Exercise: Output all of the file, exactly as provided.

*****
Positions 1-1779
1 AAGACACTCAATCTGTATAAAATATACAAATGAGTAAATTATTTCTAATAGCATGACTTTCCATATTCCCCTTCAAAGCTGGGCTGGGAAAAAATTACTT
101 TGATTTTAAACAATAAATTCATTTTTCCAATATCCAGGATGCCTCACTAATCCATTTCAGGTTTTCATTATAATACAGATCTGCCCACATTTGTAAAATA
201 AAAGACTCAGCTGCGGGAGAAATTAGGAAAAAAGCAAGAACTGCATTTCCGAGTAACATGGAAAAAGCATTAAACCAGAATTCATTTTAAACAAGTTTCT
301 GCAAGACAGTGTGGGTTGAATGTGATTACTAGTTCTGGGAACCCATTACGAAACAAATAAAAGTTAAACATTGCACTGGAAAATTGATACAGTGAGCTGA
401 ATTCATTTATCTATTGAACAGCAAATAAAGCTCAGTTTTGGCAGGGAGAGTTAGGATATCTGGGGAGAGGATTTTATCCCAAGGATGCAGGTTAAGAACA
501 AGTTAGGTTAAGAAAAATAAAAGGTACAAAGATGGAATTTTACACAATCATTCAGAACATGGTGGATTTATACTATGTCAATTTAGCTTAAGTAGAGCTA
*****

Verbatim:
Positions 1-1779
1 AAGACACTCAATCTGTATAAAATATACAAATGAGTAAATTATTTCTAATAGCATGACTTTCCATATTCCCCTTCAAAGCTGGGCTGGGAAAAAATTACTT
101 TGATTTTAAACAATAAATTCATTTTTCCAATATCCAGGATGCCTCACTAATCCATTTCAGGTTTTCATTATAATACAGATCTGCCCACATTTGTAAAATA
201 AAAGACTCAGCTGCGGGAGAAATTAGGAAAAAAGCAAGAACTGCATTTCCGAGTAACATGGAAAAAGCATTAAACCAGAATTCATTTTAAACAAGTTTCT
301 GCAAGACAGTGTGGGTTGAATGTGATTACTAGTTCTGGGAACCCATTACGAAACAAATAAAAGTTAAACATTGCACTGGAAAATTGATACAGTGAGCTGA
401 ATTCATTTATCTATTGAACAGCAAATAAAGCTCAGTTTTGGCAGGGAGAGTTAGGATATCTGGGGAGAGGATTTTATCCCAAGGATGCAGGTTAAGAACA
501 AGTTAGGTTAAGAAAAATAAAAGGTACAAAGATGGAATTTTACACAATCATTCAGAACATGGTGGATTTATACTATGTCAATTTAGCTTAAGTAGAGCTA